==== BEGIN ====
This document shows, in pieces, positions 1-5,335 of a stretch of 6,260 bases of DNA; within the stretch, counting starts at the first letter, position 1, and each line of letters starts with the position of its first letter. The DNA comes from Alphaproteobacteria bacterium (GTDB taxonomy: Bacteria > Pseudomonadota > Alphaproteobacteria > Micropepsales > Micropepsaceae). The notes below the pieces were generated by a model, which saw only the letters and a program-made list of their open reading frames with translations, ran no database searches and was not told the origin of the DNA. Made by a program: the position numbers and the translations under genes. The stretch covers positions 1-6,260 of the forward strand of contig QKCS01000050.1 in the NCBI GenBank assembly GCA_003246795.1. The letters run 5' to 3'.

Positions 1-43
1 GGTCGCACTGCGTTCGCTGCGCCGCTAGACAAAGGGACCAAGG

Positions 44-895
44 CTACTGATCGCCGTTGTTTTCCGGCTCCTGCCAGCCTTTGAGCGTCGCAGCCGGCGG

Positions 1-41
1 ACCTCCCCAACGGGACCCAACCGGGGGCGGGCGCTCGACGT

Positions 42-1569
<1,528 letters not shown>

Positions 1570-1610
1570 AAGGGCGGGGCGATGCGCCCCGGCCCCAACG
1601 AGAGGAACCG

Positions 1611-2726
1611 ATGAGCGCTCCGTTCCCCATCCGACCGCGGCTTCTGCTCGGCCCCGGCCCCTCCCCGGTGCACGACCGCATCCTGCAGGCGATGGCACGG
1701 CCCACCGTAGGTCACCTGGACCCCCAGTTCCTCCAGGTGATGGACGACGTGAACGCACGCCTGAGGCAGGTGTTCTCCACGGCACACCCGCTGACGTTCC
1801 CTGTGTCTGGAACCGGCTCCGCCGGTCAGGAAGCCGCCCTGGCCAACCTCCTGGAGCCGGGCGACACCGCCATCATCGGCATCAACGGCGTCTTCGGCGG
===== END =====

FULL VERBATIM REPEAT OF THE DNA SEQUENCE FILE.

This document shows, in pieces, positions 1-5,335 of a stretch of 6,260 bases of DNA; within the stretch, counting starts at the first letter, position 1, and each line of letters starts with the position of its first letter. The DNA comes from Alphaproteobacteria bacterium (GTDB taxonomy: Bacteria > Pseudomonadota > Alphaproteobacteria > Micropepsales > Micropepsaceae). The notes below the pieces were generated by a model, which saw only the letters and a program-made list of their open reading frames with translations, ran no database searches and was not told the origin of the DNA. Made by a program: the position numbers and the translations under genes. The stretch covers positions 1-6,260 of the forward strand of contig QKCS01000050.1 in the NCBI GenBank assembly GCA_003246795.1. The letters run 5' to 3'.

Positions 1-43
1 GGTCGCACTGCGTTCGCTGCGCCGCTAGACAAAGGGACCAAGG

Positions 44-895
44 CTACTGATCGCCGTTGTTTTCCGGCTCCTGCCAGCCTTTGAGCGTCGCAGCCGGCGG

Positions 1-41
1 ACCTCCCCAACGGGACCCAACCGGGGGCGGGCGCTCGACGT

Positions 42-1569
<1,528 letters not shown>

Positions 1570-1610
1570 AAGGGCGGGGCGATGCGCCCCGGCCCCAACG
1601 AGAGGAACCG

Positions 1611-2726
1611 ATGAGCGCTCCGTTCCCCATCCGACCGCGGCTTCTGCTCGGCCCCGGCCCCTCCCCGGTGCACGACCGCATCCTGCAGGCGATGGCACGG
1701 CCCACCGTAGGTCACCTGGACCCCCAGTTCCTCCAGGTGATGGACGACGTGAACGCACGCCTGAGGCAGGTGTTCTCCACGGCACACCCGCTGACGTTCC
1801 CTGTGTCTGGAACCGGCTCCGCCGGTCAGGAAGCCGCCCTGGCCAACCTCCTGGAGCCGGGCGACACCGCCATCATCGGCATCAACGGCGTCTTCGGCGG